Pope Invites Bishops to Be Open to New Opinions During Youth Synod
The Pope gave his opening remarks on the first day of the synod, Oct. 3.
VATICAN CITY — Pope Francis told those bishops and auditors who will be giving short speeches — called “interventions” — at the youth synod that they should feel free to change them as the dialogue proceeds.
During his opening remarks on the first day of the synod, Oct. 3, the Pope said bishops should be open to considering their prepared text a “provisional draft,” which can be added to or edited.
In the same spirit of discernment, which he said is an “interior attitude rooted in an act of faith,” not a slogan, technique or a “fad of this pontificate,” he announced there will be about a three-minutelong silence following every five interventions.
“This is to allow everyone to recognize within their hearts the nuances of what they have heard and to allow everyone to reflect deeply and seize upon what is most striking,” he said.
The Pope stated the synod should be an exercise in dialogue, the first fruit of which is that “everyone is open to newness, to change their opinions, thanks to what they have heard from others,” explaining that “this is important for the synod” and a “sign of great human and spiritual maturity.”
At the first general congregation of the synod, Francis also urged bishops to aim for concrete results and “pastoral proposals” at the conclusion of the meetings, going beyond the final document, which he said is “only read by a few and criticized by many.”
These pastoral fruits of the synod should “plant dreams, draw forth prophecies and visions, allow hope to flourish, inspire trust, bind up wounds, weave together relationships,” he said, as well as “inspire in young people — all young people, with no one excluded— a vision of the future filled with the joy of the Gospel.”
“The synod is an ecclesial exercise in discernment,” he said, emphasizing that it is “fundamental” participants speak frankly and listen openly throughout the process.
He said that “humility in listening must correspond to courage in speaking,” and he noted something he told youth at the pre-synod meeting in March, which was if they said something he did not like, then he had to “listen even more, because everyone has the right to be heard.”
Pope Francis pointed out that most of the synod participants, who are bishops, are not from the same generation as young people, and he encouraged them not to get bound up in prejudices and stereotypes about youth.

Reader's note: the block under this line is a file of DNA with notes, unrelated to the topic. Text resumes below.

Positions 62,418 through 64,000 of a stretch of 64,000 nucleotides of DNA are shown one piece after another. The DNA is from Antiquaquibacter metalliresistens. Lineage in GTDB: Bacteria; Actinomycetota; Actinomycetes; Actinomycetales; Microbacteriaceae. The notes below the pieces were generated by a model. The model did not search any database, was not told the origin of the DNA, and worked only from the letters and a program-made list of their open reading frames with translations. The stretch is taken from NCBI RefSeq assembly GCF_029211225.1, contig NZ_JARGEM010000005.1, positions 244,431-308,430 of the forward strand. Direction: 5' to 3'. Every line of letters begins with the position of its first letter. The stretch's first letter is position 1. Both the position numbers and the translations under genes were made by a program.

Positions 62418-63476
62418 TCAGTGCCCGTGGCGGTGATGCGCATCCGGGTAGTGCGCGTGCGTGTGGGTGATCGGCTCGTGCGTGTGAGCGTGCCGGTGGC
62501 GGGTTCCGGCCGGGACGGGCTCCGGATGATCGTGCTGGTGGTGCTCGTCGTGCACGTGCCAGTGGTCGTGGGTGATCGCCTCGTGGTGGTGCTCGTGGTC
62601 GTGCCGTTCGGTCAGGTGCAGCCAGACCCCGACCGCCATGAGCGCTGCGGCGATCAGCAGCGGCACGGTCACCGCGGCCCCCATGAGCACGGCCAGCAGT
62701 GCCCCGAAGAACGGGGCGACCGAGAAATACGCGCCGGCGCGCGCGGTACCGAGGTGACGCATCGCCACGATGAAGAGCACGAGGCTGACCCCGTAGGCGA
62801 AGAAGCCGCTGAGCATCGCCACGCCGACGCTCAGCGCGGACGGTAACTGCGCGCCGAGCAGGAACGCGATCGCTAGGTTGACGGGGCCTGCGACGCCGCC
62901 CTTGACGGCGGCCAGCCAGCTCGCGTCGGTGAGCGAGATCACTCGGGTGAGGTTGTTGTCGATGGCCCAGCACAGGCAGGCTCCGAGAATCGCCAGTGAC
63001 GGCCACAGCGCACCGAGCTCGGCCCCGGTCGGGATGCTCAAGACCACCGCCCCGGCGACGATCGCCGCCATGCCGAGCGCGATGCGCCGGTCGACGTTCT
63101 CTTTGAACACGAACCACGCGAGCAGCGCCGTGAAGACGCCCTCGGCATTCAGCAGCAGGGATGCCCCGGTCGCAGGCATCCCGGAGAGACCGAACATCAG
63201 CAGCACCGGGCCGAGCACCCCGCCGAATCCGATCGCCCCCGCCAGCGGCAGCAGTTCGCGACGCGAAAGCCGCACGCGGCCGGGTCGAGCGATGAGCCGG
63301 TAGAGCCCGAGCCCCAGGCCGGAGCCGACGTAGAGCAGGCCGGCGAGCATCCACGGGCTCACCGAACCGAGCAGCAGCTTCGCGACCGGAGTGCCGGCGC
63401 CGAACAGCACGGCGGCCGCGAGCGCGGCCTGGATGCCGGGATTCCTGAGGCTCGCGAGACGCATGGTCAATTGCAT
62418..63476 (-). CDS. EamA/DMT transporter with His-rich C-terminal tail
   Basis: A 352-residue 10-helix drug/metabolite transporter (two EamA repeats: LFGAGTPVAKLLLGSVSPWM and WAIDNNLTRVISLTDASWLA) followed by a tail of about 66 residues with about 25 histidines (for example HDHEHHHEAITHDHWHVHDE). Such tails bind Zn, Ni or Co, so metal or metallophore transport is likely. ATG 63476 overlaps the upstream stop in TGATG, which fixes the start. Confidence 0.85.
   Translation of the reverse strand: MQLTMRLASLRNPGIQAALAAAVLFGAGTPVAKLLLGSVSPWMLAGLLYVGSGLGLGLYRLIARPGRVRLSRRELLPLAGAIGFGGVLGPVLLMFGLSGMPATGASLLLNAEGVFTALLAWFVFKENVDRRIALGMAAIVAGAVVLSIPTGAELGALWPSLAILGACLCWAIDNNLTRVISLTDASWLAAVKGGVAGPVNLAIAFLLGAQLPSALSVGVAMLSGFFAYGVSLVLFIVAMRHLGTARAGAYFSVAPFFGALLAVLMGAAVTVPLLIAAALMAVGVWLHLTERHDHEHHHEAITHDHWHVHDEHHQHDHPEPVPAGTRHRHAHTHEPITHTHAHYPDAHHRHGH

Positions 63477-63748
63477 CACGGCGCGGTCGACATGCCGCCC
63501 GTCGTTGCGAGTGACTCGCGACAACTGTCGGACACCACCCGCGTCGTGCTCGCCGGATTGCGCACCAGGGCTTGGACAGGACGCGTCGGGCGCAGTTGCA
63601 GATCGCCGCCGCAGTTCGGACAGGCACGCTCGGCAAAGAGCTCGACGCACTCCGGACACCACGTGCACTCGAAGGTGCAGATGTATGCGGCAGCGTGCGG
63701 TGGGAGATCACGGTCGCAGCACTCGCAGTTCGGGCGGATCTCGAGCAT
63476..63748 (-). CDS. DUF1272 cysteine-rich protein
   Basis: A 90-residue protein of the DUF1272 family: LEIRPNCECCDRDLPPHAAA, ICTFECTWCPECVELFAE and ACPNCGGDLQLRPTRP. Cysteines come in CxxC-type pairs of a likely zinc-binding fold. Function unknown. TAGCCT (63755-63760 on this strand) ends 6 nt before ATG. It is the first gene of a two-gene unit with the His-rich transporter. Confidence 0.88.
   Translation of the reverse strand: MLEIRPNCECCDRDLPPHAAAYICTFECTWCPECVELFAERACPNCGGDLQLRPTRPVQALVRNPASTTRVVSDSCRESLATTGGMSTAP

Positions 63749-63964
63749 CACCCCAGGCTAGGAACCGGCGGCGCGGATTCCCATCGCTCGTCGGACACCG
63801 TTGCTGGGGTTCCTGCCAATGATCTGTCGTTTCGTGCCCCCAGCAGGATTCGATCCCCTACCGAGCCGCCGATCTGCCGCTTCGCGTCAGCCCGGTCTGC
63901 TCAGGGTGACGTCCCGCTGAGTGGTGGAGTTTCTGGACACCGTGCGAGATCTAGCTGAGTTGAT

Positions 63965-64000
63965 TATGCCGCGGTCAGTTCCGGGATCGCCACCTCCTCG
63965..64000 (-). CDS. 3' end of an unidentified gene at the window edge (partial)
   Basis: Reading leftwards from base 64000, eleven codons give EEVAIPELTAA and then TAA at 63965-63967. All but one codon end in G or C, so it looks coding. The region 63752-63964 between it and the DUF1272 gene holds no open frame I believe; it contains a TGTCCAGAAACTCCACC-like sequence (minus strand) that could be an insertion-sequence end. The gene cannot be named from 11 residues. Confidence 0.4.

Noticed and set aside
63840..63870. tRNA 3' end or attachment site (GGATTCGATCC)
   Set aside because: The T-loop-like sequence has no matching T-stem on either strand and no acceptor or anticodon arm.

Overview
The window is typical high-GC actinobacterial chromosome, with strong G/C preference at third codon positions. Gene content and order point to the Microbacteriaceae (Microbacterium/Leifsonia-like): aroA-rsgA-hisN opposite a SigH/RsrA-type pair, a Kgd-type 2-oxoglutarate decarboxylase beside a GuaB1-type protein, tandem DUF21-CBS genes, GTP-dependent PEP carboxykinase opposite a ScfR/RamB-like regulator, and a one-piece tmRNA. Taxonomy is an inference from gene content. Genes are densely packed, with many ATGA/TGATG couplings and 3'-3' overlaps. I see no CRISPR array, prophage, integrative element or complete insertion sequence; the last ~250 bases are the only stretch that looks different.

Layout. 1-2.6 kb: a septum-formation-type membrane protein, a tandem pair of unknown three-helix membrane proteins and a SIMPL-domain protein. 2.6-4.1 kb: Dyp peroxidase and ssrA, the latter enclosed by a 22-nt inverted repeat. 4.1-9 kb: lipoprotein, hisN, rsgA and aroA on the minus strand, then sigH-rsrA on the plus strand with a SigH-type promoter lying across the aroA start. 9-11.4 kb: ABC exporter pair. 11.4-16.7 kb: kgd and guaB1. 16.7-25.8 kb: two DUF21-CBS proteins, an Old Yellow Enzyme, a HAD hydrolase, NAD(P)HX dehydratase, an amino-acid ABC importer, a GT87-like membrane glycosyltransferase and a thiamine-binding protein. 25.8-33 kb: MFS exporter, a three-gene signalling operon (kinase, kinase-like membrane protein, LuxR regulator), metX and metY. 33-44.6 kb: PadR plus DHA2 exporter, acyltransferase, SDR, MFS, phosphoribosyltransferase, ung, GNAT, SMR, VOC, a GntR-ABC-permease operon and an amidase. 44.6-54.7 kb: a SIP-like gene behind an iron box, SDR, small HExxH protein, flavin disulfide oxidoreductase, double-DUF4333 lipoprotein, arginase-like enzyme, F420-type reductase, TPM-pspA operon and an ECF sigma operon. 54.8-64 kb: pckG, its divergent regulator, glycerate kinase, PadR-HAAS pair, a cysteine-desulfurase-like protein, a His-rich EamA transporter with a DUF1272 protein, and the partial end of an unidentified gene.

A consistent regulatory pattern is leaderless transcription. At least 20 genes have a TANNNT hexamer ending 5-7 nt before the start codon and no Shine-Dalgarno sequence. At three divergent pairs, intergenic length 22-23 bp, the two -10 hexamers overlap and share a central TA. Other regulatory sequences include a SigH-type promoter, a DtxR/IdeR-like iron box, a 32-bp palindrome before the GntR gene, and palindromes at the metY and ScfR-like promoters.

“When we think we already know who others are and what they want, we really struggle to listen to them seriously,” he said, noting that this can go both ways, since young people can be tempted to consider adults outdated, while adults think youth are inexperienced.
“The accumulation of human experiences throughout history is the most precious and trustworthy treasure that one generation inherits from another, without ever forgetting divine Revelation that enlightens and gives meaning to history and to our existence,” he stated.
“We need to rediscover the reasons for our hope and, above all, to pass them on to young people who are thirsting for hope,” he continued, quoting an address of Pope St. John XXIII, who said the current condition of society makes people incapable of seeing anything “except ruin and woe … saying that, in our times, compared to the past, everything is worse.”
The Pope went on to reference the need to overcome the “scourge of clericalism,” which he said stems from an “elitist and exclusivist vision of vocation” that treats ministry as a form of power to be wielded, rather than a service to be given.
“This synod has the opportunity, the task and the duty to be a sign of a Church that really listens, that allows herself to be questioned by the experiences of those she meets, and who does not always have a ready-made answer,” he encouraged.
“A Church that does not listen shows herself closed to newness, closed to God’s surprises, and cannot be credible, especially for the young, who will inevitably turn away rather than approach.”